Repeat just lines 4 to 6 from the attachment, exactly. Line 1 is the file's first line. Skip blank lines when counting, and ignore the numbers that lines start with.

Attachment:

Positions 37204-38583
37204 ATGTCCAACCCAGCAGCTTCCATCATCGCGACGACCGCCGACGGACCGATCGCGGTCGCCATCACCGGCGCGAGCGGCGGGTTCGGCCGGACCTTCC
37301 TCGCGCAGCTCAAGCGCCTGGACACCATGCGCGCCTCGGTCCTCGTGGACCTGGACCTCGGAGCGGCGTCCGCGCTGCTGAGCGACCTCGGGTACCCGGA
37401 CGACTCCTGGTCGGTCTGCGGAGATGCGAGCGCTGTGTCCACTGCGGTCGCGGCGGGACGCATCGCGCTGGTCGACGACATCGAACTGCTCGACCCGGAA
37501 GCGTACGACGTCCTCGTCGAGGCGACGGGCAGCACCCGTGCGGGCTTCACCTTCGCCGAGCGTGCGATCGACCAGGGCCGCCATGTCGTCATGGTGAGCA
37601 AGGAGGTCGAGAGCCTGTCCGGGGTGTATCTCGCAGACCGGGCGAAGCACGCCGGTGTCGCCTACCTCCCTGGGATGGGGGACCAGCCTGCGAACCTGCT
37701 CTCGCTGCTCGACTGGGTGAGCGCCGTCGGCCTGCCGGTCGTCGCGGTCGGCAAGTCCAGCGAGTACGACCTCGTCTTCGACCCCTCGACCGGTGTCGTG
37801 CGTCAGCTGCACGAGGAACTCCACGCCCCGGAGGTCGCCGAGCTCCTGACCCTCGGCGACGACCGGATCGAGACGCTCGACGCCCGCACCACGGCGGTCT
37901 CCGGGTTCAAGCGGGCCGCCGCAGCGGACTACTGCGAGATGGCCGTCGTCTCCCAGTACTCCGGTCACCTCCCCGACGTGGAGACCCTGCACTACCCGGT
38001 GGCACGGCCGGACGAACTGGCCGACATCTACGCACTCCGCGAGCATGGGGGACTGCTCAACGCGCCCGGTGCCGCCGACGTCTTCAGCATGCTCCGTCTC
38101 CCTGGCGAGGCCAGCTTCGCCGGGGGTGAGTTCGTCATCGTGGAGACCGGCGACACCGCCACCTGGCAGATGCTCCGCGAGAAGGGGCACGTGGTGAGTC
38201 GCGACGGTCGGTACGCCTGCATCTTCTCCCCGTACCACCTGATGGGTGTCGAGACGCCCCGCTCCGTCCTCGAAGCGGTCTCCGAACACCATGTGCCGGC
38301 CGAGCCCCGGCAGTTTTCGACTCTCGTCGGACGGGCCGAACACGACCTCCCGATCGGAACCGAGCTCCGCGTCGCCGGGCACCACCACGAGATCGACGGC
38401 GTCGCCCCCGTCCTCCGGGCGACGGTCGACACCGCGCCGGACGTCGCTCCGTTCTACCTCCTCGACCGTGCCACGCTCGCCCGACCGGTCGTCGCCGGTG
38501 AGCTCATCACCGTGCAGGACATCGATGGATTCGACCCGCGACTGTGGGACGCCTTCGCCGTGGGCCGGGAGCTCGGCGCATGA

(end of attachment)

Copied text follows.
37401 CGACTCCTGGTCGGTCTGCGGAGATGCGAGCGCTGTGTCCACTGCGGTCGCGGCGGGACGCATCGCGCTGGTCGACGACATCGAACTGCTCGACCCGGAA
37501 GCGTACGACGTCCTCGTCGAGGCGACGGGCAGCACCCGTGCGGGCTTCACCTTCGCCGAGCGTGCGATCGACCAGGGCCGCCATGTCGTCATGGTGAGCA
37601 AGGAGGTCGAGAGCCTGTCCGGGGTGTATCTCGCAGACCGGGCGAAGCACGCCGGTGTCGCCTACCTCCCTGGGATGGGGGACCAGCCTGCGAACCTGCT